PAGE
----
“You do these things incrementally, and over time they build,” said Jeffrey Zupan, the senior fellow for transportation at the Regional Plan Association. “It’s given people a different feeling about walking in the city, that the pedestrian isn’t a second-class citizen who has to always be on the lookout of getting run over.”

In pursuing a policy that discourages automobiles from using the street, traffic planners see themselves as issuing a corrective to history: They say the diagonal of Broadway should never have been allowed to cut a path across the orderly right angles of the Midtown street grid. The resulting three-way intersections can slow down cars and tie up the broader system.

“It sounds counterintuitive that removing a street can make things better. But it was a mistake in 1811 when they left Broadway in as a traffic street,” said Samuel I. Schwartz, the éminence grise of the city’s traffic circles.

In fact, the leaders behind the Commissioners’ Plan of 1811, which proposed the famous grid system, were well aware of a diagonal’s stymieing effect, according to Michael Miscione, the Manhattan borough historian.

The commissioners’ original plan called for Broadway to run north in a straight line from the Battery to 23rd Street, and come to an end in a never-built military exercise ground known as the Parade.

But New Yorkers, then as now, were no fans of change. A group of farmers led by Henry Brevoort Sr. objected to the grid plan, which had Broadway running through their orchards. The city agreed in 1815 to bend Broadway at Mr. Brevoort’s farm, at East 10th Street, where the street still curves today.

Meanwhile, planners were finding it hard to persuade the city’s business establishment to give up the Bloomingdale Road, a well-trod shipping route to Albany that happened to cut an inconvenient diagonal path across what is now considered Midtown. The result: Broadway was extended to replace Bloomingdale Road, creating the familiar crisscrossing route seen today, Mr. Miscione said.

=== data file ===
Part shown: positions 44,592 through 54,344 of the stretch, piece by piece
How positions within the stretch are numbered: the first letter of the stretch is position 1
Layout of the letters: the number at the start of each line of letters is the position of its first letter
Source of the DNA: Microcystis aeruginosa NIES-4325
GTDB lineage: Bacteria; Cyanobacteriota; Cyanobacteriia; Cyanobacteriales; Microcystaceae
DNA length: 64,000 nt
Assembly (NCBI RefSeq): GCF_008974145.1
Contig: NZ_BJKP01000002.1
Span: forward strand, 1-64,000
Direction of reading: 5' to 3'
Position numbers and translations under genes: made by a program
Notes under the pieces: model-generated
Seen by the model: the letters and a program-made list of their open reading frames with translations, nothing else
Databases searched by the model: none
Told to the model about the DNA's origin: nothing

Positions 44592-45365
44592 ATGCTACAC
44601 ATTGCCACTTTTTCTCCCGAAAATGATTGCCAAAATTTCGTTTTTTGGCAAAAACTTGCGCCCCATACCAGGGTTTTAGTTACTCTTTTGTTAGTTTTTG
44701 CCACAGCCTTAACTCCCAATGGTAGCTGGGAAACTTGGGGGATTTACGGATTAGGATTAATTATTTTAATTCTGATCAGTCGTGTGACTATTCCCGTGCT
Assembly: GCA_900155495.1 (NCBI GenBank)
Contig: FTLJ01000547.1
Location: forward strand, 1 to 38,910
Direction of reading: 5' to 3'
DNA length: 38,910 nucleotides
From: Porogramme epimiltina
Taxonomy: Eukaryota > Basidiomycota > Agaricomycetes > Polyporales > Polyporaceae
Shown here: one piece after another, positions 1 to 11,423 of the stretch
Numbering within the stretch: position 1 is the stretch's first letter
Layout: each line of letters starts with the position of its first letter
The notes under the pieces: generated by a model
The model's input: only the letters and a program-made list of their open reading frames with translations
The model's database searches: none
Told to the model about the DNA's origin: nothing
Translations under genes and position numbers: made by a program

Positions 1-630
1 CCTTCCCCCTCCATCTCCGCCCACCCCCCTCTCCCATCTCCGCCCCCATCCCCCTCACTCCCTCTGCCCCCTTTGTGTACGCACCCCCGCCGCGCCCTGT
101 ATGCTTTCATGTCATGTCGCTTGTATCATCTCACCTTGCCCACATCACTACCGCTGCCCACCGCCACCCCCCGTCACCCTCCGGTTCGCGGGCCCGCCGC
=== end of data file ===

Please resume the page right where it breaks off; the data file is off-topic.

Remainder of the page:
Traffic experts have tried to tackle Broadway’s shortcomings over the years, making the street one-way southbound below Central Park in the 1950s and 1960s. But that process took about a decade, a snail to the hare of Mayor Michael R. Bloomberg’s administration.

The golden ideal, for some of the city’s more progressive transportation planners, would be to ban cars altogether from the Midtown length of Broadway. The city experimented with banning vehicles from parts of Madison Avenue in the early 1970s, but the idea never stuck. Some officials see Broadway headed in this direction.

“I think it was their strategy to introduce this piecemeal, see if it worked, and then go further,” said one well-connected city official who speaks frequently with Ms. Sadik-Khan and insisted on anonymity to preserve a relationship with the commissioner.

City planners have argued that decreased traffic volumes, caused in part by their own changes to Broadway, can justify the further removal of lanes along the road. In presenting the city’s plans to remove another lane of traffic north of Union Square, Mr. Russo, the assistant commissioner, told the local community board that they would not have to worry about more congestion. “Traffic is down 30, 40, 50 percent in the area,” Mr. Russo told the group. “Those trips aren’t happening now.”

Asked in an interview if she had plans to ban automobiles entirely from Broadway, Ms. Sadik-Khan said such a plan would not be “realistic” right now.

Pressed about her plans, she said that as the street continued to evolve, Broadway would remain accessible. “Behind the wheel of an automobile, behind the wheel of a bike, behind the wheel of a bus,” she said, “you’ll still be able to wheel down Broadway.”

This article has been revised to reflect the following correction:

Correction: September 10, 2010

Because of an editing error, an article on Monday about the reduction in car traffic on Broadway misstated, at one point, the title for Ryan Russo of the city Department of Transportation. He is an assistant commissioner, not the deputy commissioner.